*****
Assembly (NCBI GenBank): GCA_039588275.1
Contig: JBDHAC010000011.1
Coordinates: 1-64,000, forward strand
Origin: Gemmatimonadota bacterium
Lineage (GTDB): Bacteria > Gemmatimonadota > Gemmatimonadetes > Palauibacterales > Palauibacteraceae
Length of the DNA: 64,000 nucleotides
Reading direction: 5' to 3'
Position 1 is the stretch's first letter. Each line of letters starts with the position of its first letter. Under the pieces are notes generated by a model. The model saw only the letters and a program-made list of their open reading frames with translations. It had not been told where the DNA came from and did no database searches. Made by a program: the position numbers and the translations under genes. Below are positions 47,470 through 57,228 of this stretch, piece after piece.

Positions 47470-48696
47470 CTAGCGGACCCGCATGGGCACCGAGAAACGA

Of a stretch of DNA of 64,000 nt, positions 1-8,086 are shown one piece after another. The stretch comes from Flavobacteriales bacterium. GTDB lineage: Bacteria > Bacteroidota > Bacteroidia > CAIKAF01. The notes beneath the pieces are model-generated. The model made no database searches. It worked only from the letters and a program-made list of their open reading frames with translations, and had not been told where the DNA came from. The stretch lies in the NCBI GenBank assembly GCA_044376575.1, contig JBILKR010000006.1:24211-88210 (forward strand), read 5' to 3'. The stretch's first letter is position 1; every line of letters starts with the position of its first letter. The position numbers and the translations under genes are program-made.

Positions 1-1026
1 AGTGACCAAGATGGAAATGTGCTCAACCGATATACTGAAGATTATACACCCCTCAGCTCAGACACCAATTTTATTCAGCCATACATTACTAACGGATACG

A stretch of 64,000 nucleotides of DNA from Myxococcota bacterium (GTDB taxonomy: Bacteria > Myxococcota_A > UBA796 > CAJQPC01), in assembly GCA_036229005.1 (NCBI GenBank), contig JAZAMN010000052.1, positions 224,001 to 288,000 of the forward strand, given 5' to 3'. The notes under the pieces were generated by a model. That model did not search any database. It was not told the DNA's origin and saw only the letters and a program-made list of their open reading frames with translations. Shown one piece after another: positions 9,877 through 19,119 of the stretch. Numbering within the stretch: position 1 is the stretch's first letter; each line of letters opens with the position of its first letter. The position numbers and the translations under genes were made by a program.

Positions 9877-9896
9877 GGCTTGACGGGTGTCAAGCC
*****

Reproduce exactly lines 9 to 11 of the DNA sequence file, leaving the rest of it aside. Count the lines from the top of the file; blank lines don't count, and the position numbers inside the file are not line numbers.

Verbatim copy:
Positions 47470-48696
47470 CTAGCGGACCCGCATGGGCACCGAGAAACGA

Of a stretch of DNA of 64,000 nt, positions 1-8,086 are shown one piece after another. The stretch comes from Flavobacteriales bacterium. GTDB lineage: Bacteria > Bacteroidota > Bacteroidia > CAIKAF01. The notes beneath the pieces are model-generated. The model made no database searches. It worked only from the letters and a program-made list of their open reading frames with translations, and had not been told where the DNA came from. The stretch lies in the NCBI GenBank assembly GCA_044376575.1, contig JBILKR010000006.1:24211-88210 (forward strand), read 5' to 3'. The stretch's first letter is position 1; every line of letters starts with the position of its first letter. The position numbers and the translations under genes are program-made.